KENAI (AP) -- A $10 million plan to put heavy rocks and fill along the north shore of the lower Kenai River is running into heavy opposition from state and federal agencies who say the move could harm habitat for fish and wildlife.
The Alaska Department of Fish and Game is asking for a complete ecosystem analysis to see if the changes would hurt fish and wildlife.
The U.S. Fish & Wildlife Service and the National Marine Fisheries Service have also said they're concerned about the project.
But Kenai Mayor John Williams wants to rally community support for the idea. He said this week he wants the city council and the Harbor Commission to plot strategy with the city's engineers and lobbyist.
The city wants to place heavy rocks and fill to stabilize the north bank along the lowest 1.2 miles of the river. A paved trail would be built atop the fill. The city would cut back the bluff to produce a stable slope.
Williams said the need is urgent, since the bluff is receding an average of three feet per year. An office building and a four-plex are within three feet of the edge, he said.
A 30-day public comment period began Aug. 10 on the city's application to the U.S. Army Corps of Engineers. However, the clock was stopped at day 25 after several agencies asked for more information.
Ann Rappoport of the U.S. Fish and Wildlife Service wrote to the Corps of Engineers that the Kenai River supports Alaska's largest sport fishery and produces sockeye salmon for commercial fishermen.
Water near the river banks provides critical rearing areas for juvenile king salmon, she wrote, and estuarine areas are important for salmon smolts adapting to salt water. Wetlands by the lower river are important to moose, caribou and waterfowl.
Hardening the north bank could accelerate erosion on the south bank, threatening wetlands important to fish and wildlife, she wrote. Placing the rocks also would greatly change the habitat available to juvenile fish.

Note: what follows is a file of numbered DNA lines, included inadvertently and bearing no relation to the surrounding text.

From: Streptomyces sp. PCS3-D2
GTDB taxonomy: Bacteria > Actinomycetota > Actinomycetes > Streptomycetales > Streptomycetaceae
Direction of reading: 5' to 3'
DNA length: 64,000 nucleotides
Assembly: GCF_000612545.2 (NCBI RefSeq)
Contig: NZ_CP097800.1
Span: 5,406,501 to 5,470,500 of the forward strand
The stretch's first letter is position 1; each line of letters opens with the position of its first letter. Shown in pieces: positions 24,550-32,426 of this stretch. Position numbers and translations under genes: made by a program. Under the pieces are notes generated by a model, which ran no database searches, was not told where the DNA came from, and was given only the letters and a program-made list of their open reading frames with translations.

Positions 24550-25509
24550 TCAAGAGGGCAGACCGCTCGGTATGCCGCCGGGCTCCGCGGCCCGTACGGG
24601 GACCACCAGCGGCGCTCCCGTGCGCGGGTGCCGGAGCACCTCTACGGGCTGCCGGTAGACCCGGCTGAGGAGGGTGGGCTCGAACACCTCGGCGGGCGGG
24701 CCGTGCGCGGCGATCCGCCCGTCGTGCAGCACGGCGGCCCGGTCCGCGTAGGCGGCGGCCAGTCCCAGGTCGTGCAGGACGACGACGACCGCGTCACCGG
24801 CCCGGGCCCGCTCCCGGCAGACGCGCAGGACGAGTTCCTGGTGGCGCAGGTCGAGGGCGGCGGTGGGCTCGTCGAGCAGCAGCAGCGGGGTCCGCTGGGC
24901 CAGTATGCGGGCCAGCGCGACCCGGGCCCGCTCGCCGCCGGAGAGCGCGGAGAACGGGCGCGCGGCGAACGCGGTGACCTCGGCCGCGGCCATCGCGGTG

James Balsiger, Alaska administrator for the National Marine Fisheries Service, wrote that the city should explore other options for a trail and consider bioengineering to stabilize eroding bluffs.
''NMFS feels the proposed project negates previous efforts to maintain, protect and restore habitat in the Kenai River watershed,'' he wrote. ''NMFS believes the project, as proposed, may have substantial and unacceptable impacts...''
Marcia Combes of the U.S. Environmental Protection Agency wrote that beluga whales, harbor seals and killer whales feed in the lower river, as well as Steller sea lions.
''Alternatively, it may be less expensive for the city to simply purchase the threatened property, moving people out of harm's way and avoiding tideland fill,'' she wrote.
Keith Kornelis, Kenai's public works manager, said the city has spent about $120,000 for study and a conceptual design, and to apply for permits.
Kornelis said he thinks the city can address the agencies' concerns.
Congress has been considering a $500,000 appropriation to fund engineering for the project, he said, and hopefully, some of that could be used to pay for bioengineering the agencies are requesting. But since the Sept. 11 terrorist attacks, it is unclear if or when Congress will appropriate the money.
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